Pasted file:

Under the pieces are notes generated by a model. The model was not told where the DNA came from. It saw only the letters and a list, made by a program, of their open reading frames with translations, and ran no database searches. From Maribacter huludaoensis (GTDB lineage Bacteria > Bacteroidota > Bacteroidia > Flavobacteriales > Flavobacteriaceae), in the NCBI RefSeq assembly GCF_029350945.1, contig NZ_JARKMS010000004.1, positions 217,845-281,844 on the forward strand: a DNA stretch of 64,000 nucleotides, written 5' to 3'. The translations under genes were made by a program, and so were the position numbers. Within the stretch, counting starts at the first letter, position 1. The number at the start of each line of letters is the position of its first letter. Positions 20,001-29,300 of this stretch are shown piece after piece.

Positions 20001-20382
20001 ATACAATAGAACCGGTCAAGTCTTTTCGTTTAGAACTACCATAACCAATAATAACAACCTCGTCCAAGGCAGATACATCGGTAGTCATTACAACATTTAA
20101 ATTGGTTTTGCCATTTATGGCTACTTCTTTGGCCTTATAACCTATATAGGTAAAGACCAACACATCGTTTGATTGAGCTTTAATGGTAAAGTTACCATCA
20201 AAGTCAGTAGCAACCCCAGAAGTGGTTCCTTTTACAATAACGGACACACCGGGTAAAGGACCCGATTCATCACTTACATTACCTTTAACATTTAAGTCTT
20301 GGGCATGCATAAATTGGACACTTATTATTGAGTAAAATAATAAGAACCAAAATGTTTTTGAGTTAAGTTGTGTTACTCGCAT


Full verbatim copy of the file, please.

Under the pieces are notes generated by a model. The model was not told where the DNA came from. It saw only the letters and a list, made by a program, of their open reading frames with translations, and ran no database searches. From Maribacter huludaoensis (GTDB lineage Bacteria > Bacteroidota > Bacteroidia > Flavobacteriales > Flavobacteriaceae), in the NCBI RefSeq assembly GCF_029350945.1, contig NZ_JARKMS010000004.1, positions 217,845-281,844 on the forward strand: a DNA stretch of 64,000 nucleotides, written 5' to 3'. The translations under genes were made by a program, and so were the position numbers. Within the stretch, counting starts at the first letter, position 1. The number at the start of each line of letters is the position of its first letter. Positions 20,001-29,300 of this stretch are shown piece after piece.

Positions 20001-20382
20001 ATACAATAGAACCGGTCAAGTCTTTTCGTTTAGAACTACCATAACCAATAATAACAACCTCGTCCAAGGCAGATACATCGGTAGTCATTACAACATTTAA
20101 ATTGGTTTTGCCATTTATGGCTACTTCTTTGGCCTTATAACCTATATAGGTAAAGACCAACACATCGTTTGATTGAGCTTTAATGGTAAAGTTACCATCA
20201 AAGTCAGTAGCAACCCCAGAAGTGGTTCCTTTTACAATAACGGACACACCGGGTAAAGGACCCGATTCATCACTTACATTACCTTTAACATTTAAGTCTT
20301 GGGCATGCATAAATTGGACACTTATTATTGAGTAAAATAATAAGAACCAAAATGTTTTTGAGTTAAGTTGTGTTACTCGCAT